Don't Be A Frustrated Golfer - Be An Armchair Zen Master!
A few years ago I learned a very useful lesson that can be invaluable for golfers. I was standing in a supermarket queue behind a mother and young boy of about three years. The boy was pleading with his mum for a chocolate bar (so thoughtfully placed at the checkout where a young child couldn’t fail to see it). His mother was having none of it and, just as he contemplated unleashing a full-blown tantrum, she calmly but sternly said, “You’re not getting any chocolate – now deal with it!”
Although at the time I thought this was harsh advice for such a young lad, it epitomises what we need to do when things aren’t going our way.
Just Deal With It!
Throwing a tantrum or getting frustrated solves nothing and certainly won’t help you play good golf. The timely intervention from the boy’s mother worked, and he opted to sulk instead; I made a mental note to try it with my kids. The mother effectively broke the link in the chain, with possibly the benefit of previous conditioning, and stopped the inevitable outcome.
How often do you get frustrated with yourself on the course when you're having a bad day?
Whilst you cannot control everything around you such as the conditions, you can control your response to them. Missing a simple putt is only frustrating if you let it frustrate you. Stress is your response to the situation; it’s not the situation’s fault if you react negatively. If you can learn to stay detached from the result of your last shot you’ll be in a much better state of mind for the next one.
Try the following simple game below while viewing TV from the comfort of your armchair. It works even better if you’re watching something that gets you involved, such as a sports event, political debate or scary movie.
I call this one The Armchair Zen Master.
1. Place your hands on your legs or arms of the chair. Relax your hands and let the whole palm come into contact with what’s underneath.
2. Give your hands a break and let them sit without doing anything. Sense the shape, texture and temperature of the surface beneath them, but don’t move them.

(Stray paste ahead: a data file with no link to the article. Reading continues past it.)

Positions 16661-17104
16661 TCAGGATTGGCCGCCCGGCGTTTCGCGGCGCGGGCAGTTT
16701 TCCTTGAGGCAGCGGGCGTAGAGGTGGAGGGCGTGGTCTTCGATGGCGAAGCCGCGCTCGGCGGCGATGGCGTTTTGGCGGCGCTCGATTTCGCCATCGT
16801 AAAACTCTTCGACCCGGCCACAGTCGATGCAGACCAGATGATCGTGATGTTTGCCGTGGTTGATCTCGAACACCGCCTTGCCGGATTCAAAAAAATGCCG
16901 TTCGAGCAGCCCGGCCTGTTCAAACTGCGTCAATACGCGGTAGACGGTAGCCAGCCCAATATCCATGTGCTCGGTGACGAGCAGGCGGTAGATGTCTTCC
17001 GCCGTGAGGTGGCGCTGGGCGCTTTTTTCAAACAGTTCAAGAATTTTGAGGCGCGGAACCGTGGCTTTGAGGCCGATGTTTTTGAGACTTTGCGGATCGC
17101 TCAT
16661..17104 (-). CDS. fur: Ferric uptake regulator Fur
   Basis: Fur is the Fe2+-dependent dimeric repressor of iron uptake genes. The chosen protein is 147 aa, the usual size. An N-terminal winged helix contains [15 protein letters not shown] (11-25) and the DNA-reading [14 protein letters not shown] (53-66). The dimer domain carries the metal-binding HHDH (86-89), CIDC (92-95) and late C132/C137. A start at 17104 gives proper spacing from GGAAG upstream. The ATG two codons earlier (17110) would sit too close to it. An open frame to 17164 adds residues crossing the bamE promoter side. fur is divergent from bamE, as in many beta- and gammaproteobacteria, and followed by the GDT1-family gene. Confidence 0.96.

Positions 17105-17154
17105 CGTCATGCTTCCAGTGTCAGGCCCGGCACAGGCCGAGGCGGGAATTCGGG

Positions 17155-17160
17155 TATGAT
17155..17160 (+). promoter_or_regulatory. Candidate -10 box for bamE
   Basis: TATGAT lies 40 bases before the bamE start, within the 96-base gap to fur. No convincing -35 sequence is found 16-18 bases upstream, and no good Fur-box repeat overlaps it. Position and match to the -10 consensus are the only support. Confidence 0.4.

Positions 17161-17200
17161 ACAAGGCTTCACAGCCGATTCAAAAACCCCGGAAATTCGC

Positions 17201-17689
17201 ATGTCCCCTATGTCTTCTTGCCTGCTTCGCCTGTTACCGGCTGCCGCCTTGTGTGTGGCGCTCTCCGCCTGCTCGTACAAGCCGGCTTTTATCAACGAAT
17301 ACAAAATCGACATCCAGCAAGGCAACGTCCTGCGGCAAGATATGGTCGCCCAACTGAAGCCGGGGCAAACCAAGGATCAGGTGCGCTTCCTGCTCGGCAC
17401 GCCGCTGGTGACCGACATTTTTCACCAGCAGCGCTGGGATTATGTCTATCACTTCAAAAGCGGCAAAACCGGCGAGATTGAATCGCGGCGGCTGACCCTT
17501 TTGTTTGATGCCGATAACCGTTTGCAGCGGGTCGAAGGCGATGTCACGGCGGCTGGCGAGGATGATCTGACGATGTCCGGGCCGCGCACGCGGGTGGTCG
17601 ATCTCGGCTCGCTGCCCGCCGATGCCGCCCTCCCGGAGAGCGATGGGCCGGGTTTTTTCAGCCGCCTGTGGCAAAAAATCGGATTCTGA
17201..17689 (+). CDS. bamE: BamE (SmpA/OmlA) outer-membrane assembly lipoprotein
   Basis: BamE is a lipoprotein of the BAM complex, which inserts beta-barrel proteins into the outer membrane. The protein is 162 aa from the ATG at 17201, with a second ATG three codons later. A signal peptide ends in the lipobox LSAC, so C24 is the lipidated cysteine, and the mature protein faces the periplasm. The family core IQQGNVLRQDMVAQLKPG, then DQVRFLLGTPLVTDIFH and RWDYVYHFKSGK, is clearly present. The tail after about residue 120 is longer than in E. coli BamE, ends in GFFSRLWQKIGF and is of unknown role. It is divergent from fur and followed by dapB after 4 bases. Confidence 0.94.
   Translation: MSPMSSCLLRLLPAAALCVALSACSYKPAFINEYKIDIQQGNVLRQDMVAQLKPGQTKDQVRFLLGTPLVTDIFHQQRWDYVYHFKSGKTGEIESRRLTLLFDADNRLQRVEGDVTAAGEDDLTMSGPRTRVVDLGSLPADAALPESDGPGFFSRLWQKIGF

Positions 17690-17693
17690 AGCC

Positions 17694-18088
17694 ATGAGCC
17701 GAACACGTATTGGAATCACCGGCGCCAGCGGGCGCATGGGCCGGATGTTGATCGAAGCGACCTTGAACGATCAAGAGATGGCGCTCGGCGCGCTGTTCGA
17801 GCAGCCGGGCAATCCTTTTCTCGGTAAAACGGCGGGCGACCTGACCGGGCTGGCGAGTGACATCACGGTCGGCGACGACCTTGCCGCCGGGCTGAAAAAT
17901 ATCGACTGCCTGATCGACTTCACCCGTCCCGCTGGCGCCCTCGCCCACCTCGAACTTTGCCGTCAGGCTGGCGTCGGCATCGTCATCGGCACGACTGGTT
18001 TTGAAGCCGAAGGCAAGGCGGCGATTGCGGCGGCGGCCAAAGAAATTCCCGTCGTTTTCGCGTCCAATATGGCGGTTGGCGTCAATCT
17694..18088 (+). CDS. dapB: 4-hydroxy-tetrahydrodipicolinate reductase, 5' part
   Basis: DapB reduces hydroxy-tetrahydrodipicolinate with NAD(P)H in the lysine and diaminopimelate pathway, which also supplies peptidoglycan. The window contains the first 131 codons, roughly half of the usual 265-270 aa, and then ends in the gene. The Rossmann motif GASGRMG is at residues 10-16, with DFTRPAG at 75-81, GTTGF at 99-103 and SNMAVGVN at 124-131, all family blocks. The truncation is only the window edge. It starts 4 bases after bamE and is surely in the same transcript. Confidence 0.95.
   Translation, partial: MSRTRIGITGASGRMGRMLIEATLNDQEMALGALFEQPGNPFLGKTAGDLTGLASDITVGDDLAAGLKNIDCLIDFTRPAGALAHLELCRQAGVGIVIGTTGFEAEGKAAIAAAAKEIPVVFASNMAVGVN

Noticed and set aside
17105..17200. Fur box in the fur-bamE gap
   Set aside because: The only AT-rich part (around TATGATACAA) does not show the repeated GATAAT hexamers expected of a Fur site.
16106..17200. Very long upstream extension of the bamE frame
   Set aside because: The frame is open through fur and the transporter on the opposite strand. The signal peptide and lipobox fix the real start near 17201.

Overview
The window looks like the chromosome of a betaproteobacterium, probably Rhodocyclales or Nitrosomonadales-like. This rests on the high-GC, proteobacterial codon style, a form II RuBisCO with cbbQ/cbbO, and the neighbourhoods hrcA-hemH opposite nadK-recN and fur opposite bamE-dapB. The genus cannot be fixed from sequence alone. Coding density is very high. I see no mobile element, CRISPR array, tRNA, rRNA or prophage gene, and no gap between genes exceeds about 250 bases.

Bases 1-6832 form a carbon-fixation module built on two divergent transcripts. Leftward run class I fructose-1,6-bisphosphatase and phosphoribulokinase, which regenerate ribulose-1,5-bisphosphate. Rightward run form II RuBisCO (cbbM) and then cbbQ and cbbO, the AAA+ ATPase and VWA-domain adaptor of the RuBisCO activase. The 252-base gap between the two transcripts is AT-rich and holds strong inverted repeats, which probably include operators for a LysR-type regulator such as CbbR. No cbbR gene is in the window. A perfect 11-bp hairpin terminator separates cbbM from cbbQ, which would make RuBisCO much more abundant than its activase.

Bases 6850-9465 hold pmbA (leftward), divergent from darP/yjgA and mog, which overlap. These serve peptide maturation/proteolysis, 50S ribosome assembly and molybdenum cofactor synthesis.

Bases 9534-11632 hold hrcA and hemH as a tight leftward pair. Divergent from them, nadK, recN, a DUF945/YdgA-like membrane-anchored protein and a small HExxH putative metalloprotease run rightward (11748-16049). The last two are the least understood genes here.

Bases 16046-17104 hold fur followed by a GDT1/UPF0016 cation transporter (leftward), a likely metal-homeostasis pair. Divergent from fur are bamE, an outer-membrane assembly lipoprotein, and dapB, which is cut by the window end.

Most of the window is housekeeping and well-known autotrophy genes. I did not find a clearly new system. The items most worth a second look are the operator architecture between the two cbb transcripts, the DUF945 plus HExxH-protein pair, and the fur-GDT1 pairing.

3. Do the same with your feet and maintain an awareness of both your hands and feet while watching TV.
4. Be aware of the movement of your ribs and the movement of air in and out of your nose and think ‘soft face’.
5. Keep a sense of ‘This is me watching TV’ and see if you can prevent yourself from reacting habitually to what’s happening. Maybe you shout at the TV if your team is doing badly or if a politician has evaded the question yet again. Don’t suppress your reaction; just let it go over your head so it doesn’t invoke a response.
6. See how long you can sit in this detached state without reacting to the events on the box.
This process can work in all situations and is particularly useful when things aren’t going well on the golf course or if you have teenagers in the family! Learning to detach yourself from your surroundings buys you time to choose how you respond.
You then have the choice to respond positively and play your next shot calmly with a far better chance of success.
My book, Golf Sense, contains many more practical, easy-to-follow steps to help you play better golf and prevent you suffering the fate of being a frustrated golfer. To find out more please click here.
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